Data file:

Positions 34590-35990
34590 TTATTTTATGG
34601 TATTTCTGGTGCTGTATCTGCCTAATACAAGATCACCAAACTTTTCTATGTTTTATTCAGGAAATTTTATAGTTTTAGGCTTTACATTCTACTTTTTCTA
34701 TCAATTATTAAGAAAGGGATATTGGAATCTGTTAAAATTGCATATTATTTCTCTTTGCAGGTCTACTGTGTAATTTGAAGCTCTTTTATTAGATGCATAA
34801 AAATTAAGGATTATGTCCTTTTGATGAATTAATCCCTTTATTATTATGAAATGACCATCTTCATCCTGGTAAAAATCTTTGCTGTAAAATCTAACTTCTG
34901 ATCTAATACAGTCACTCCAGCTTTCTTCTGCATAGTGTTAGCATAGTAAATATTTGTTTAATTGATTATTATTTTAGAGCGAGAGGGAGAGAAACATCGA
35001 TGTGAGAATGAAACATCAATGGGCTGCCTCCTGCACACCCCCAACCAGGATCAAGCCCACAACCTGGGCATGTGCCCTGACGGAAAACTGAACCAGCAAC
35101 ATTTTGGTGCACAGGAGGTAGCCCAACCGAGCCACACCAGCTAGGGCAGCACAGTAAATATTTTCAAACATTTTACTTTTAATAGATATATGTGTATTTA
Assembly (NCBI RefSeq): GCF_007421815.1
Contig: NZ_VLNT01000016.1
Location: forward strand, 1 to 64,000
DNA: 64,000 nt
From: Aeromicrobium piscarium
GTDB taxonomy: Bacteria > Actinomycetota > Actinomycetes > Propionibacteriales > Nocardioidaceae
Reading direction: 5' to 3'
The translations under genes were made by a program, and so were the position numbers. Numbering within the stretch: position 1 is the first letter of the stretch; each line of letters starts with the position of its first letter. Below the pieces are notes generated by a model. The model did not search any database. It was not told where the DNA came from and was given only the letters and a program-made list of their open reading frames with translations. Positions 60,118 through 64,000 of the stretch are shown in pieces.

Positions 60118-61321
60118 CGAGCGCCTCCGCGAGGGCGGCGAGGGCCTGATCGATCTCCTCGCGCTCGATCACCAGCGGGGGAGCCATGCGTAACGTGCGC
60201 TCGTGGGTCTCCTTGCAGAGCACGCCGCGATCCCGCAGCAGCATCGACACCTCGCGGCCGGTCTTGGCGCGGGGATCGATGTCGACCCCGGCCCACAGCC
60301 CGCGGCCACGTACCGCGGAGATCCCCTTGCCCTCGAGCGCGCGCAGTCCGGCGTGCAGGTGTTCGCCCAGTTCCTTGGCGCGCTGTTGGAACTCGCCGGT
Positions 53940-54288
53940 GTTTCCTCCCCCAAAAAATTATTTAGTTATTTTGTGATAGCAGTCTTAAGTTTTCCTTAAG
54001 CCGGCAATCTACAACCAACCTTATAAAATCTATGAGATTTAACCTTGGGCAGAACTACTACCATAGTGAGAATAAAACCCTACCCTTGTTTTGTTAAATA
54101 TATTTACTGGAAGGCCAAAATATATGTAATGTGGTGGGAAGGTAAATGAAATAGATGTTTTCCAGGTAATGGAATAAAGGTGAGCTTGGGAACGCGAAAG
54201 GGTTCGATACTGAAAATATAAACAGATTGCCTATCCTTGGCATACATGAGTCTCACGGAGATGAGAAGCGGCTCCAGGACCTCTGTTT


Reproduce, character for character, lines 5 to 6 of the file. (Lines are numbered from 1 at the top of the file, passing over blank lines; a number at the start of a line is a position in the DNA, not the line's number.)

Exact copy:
34801 AAATTAAGGATTATGTCCTTTTGATGAATTAATCCCTTTATTATTATGAAATGACCATCTTCATCCTGGTAAAAATCTTTGCTGTAAAATCTAACTTCTG
34901 ATCTAATACAGTCACTCCAGCTTTCTTCTGCATAGTGTTAGCATAGTAAATATTTGTTTAATTGATTATTATTTTAGAGCGAGAGGGAGAGAAACATCGA